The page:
Kangaroo Court: A Tool for Constructive Feedback

One of my personal challenges at Groupaya was not overwhelming my team with negative feedback. I was generally proud of the quality of my team’s work, and I think I was decent at expressing that pride in the form of positive, constructive feedback. However, I also generally had a long list of nitpicks, and I never felt the need to hold any of that back. In my mind, my positive feelings far outweighed my criticism. However, I often had difficulty communicating that.

My friend, Alex Kjerulf, is a happiness guru, and he speaks often about negativity bias. Humans are biologically more attuned to negative than to positive feedback, between three-to-five times as much. To compensate for negativity bias, you need to share positive feedback three-to-five times as often as negative.

I tried to do this, and I was sometimes even successful, but there was a deeper issue. Rebecca Petzel once said to me, “You’re the most positive person in the company, but somehow, your negative feedback stings more than anyone else’s.” My problem wasn’t necessarily quantity, it was quality.

I tried a lot of different things, and nothing seemed to work well. Out of desperation, I decided to invent a game inspired by kangaroo courts.

Kangaroo courts are essentially arbitrary forms of justice. In government, they describe a corrupt judicial system. In sports, however, they’re used as a way to enforce unwritten rules and to build team camaraderie.

A team’s veterans are usually the arbiters of justice, although the coaches sometimes play this role as well. Veteran leaders might fine their teammates for something ludicrous, such as wearing a really loud tie, but they also dole out justice for disciplinary reasons, such as showing up late to practice. Fines are often used to fund team parties.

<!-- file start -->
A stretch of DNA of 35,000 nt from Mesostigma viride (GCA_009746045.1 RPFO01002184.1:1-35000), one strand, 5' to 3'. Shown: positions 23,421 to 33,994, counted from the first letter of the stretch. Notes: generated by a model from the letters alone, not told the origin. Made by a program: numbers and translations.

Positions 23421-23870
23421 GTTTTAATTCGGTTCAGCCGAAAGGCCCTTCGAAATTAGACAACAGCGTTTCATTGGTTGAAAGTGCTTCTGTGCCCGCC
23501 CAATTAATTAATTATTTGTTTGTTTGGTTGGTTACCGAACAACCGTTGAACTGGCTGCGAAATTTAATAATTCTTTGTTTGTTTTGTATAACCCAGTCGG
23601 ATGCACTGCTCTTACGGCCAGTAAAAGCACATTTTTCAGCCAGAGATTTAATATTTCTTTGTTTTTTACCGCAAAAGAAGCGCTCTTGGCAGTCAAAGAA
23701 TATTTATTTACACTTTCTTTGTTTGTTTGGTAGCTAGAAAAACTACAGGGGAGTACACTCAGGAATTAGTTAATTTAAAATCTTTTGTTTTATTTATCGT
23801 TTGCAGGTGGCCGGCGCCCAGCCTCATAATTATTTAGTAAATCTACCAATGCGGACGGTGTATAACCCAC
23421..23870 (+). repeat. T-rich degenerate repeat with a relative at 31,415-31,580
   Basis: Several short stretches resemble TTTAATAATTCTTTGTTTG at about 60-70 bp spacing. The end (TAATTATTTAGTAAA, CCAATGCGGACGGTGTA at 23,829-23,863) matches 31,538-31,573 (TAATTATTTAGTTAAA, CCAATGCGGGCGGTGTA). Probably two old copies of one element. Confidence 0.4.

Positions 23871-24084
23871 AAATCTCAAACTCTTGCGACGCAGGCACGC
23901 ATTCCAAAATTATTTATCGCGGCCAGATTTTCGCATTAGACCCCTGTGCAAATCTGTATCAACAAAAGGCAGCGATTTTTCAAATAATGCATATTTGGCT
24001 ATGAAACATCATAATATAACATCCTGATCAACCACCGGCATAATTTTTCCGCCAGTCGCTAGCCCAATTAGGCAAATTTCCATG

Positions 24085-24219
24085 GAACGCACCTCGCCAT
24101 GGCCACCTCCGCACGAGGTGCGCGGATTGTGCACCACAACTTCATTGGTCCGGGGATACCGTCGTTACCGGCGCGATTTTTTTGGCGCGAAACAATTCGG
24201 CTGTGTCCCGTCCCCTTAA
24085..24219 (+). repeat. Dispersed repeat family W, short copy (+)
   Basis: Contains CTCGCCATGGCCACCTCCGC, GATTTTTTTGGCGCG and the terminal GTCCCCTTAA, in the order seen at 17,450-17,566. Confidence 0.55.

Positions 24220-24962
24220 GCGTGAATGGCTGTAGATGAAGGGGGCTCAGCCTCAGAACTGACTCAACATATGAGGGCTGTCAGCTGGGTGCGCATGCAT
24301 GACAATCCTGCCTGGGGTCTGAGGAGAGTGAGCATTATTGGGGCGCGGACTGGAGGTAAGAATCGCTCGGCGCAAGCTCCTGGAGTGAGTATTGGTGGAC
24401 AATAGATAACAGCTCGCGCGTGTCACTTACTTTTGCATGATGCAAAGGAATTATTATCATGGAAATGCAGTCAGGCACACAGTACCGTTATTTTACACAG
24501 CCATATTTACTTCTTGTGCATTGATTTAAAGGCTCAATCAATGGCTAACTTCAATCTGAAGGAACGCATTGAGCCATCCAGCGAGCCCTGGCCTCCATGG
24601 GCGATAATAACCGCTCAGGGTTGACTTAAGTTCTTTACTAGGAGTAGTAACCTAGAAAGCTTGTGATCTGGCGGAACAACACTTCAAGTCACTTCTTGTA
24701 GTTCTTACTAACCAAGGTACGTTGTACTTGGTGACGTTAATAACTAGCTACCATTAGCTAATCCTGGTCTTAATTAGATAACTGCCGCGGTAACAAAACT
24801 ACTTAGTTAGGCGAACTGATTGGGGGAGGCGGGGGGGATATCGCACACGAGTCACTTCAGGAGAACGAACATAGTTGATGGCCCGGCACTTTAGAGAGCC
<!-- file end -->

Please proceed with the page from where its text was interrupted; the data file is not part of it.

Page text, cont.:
I decided that Groupaya needed a kangaroo court. If I could attach a number to my feedback, then the magnitude of my feedback would become more clear. For nitpicks, I would dole out small fines. For major problems, I would dole out larger ones.

Given that we were not as liquid as professional athletes, I figured that an arbitrary point system would serve our purposes. Since we were using points instead of money, I figured we could actually reward people as well as penalize them. Since we had a flat, collaborative culture, I decided that anybody in the company should be able to both dole out and take away points. And if we were going to go through the effort of giving and taking points away, we might as well keep track of them.

On June 13, 2012, I created a page on our internal wiki outlining the “rules” of the game, and I announced the game on our internal microblog. I then modeled the game by docking two points from myself, one each for misspelling two people’s names in different places. (This is a huge detail pet peeve of mine, given that we’re in a relational business.)

The game lay dormant for a few days, then on June 17, 2012, I gave and took away points four additional times:

Eugene: +5 to Kristin for her June 14 addition on Charter markers to the Groupaya Way wiki. It was great information, and it showed that she’s developing an instinct for how to use wikis in-the-flow. Love it!

Eugene: -1 to Kristin for being overly motherly with Rebecca

Eugene: -1 to Rebecca for comparing me and Kristin to her parents.